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CBO Distinguished Professor of Practice named new CEO of Conservation International

View Source | May 10, 2017

Headshot of M. Sanjayan against green leafy backgroundASU Center for Biodiversity Outcomes and Conservation International (CI) Distinguished Professor of Practice, M. Sanjayan, was named new CI Chief Executive Officer (CEO). The new CI executive team was announced in May 4, 2017 and it will become effective July 1, 2017.

“It is both a privilege and deeply humbling to step into the role of chief executive officer,” said Sanjayan. “Peter Seligmann’s founding vision, that people need nature to thrive, created a global movement that has helped change the trajectory of our planet. I’m honored to partner with Jennifer Morris, our new president, Sebastian Troëng, our new executive vice president, and all of CI’s talented staff on the journey ahead.”

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Center for Biodiversity Outcomes among MacArthur’s Top 200 problem solvers

View Source | May 5, 2017

Man in supermarket aisle reaching out to grab a product on the shelfThe John D. and Catherine T. MacArthur Foundation recently unveiled their 100&Change Top 200 proposals, a philanthropic initiative committed to funding $100 million to an initiative or organization willing to fix a world problem forever. The ASU Center for Biodiversity Outcomes (CBO) was among the 25 percent of submissions that received the highest scores.

CBO proposed a market-based approach to sustaining natural capital. This approach suggests informing consumers via product labels about the impact production has in biodiversity conservation. Derived from the notion that people love nature, better informed consumers can drive market demand for products and services created with minimal impact on the environment.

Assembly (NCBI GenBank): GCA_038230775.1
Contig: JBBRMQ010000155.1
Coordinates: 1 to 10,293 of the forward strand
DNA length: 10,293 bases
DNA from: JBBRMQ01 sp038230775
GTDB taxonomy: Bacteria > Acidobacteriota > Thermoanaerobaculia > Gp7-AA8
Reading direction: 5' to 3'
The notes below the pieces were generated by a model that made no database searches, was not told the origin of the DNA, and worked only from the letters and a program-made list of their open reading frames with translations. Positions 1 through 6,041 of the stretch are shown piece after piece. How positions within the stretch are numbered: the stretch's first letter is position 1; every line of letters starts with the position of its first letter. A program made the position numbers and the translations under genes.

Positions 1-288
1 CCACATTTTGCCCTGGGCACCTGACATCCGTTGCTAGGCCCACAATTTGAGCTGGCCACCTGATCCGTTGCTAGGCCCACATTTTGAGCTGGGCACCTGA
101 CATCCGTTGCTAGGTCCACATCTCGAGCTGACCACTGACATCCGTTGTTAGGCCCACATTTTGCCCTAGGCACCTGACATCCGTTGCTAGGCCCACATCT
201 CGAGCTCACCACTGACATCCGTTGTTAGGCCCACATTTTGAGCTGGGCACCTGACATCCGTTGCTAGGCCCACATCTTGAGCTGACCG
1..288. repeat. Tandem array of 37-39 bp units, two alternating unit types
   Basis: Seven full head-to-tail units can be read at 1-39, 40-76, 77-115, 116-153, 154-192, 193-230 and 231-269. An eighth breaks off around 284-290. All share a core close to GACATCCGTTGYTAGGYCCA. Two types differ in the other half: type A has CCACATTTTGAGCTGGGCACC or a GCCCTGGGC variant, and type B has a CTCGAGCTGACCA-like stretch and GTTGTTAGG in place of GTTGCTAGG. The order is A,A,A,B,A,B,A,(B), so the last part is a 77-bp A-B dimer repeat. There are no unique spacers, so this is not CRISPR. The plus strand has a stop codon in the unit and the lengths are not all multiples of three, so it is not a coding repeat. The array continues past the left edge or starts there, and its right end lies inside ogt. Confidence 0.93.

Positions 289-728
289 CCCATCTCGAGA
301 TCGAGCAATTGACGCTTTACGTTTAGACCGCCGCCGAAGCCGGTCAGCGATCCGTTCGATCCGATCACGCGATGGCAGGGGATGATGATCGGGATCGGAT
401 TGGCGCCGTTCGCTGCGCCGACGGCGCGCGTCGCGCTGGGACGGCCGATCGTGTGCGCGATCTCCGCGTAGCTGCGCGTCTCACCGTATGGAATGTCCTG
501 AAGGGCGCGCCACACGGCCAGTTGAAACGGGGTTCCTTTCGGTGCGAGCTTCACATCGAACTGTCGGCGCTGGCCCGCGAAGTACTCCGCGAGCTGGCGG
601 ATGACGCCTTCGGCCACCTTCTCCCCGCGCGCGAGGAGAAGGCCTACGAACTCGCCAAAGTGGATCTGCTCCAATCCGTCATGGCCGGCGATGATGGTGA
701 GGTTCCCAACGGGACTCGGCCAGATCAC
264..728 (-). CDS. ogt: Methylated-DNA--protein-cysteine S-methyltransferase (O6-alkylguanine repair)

Proposals were assessed on four criteria: meaningful, verifiable, feasible, and durable. CBO is proud to join the list of creative problem solvers via this recognition and will work to incorporate the feedback received from MacArthur’s Board of Directors to develop this proposal for future funding opportunities.

The eight semi-finalists selected offer bold solutions to a variety of humanitarian issues, including health, hunger, and refugee crises.

2017 International Congress for Conservation Biology

May 4, 2017

ICCB 2017 logo showing clown frogFrom July 23-27, Center for Biodiversity Outcomes (CBO) Founding Director Leah Gerber will join leading sustainability experts at the 28th International Congress for Conservation Biology in Cartagena, Colombia. The theme of this year’s conference is Insights for Sustaining Life on Earth, which the website describes as “a response to the need for conservation science to help create a better tomorrow for both biodiversity and the people who depend on it.”

Following a competitive application, the proposal titled “Partnership for Conservation: The importance of government, private sector, donor, community, academic and NGO collaboration” was selected. The workshop will consist of a panel discussion on opportunities and challenges inherent to cross-sector collaboration.

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Breaking the code in social-ecological systems research

May 3, 2017

Group photo of people participating in conferenceA collaboration between the Center for Biodiversity Outcomes (CBO) and the Center for Behavior, Institutions, and the Environment (CBIE) at ASU aims to unify social and biological science research and provide a more unified methodology to analyze and code coupled social-ecological systems (SES) in order to mitigate biodiversity declines.

Two CBO- and CBIE-affiliated graduate students, Maria del Mar Mancha-Cisneros and Ute Brady, are working with other graduate students and postdoctoral research associates at ASU and other U.S. and Canadian universities to begin standardizing analytical practices for SES in order to attain more successful conservation outcomes.

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Top Arizona high school grad plans to study sustainability

View Source | April 26, 2017

Ashley DussaultOne of 10 Flinn Scholars committed to being a SunDevil, Ashley Dussault wants to use her major — sustainability — to help people.

“The program is about change, which is what I want to do. I want to plan cities to be better and to help with poverty,” said Dussault, who will graduate from Hamilton High School in the Chandler Unified School District.

She’s especially interested in the social-justice component of sustainability.

“I want to show the people of the world that just because sustainability is happening, they don’t have to be pushed out of their homes and that there’s a place for them in the world.”

ASU in world's Top 3 for sustainability initiatives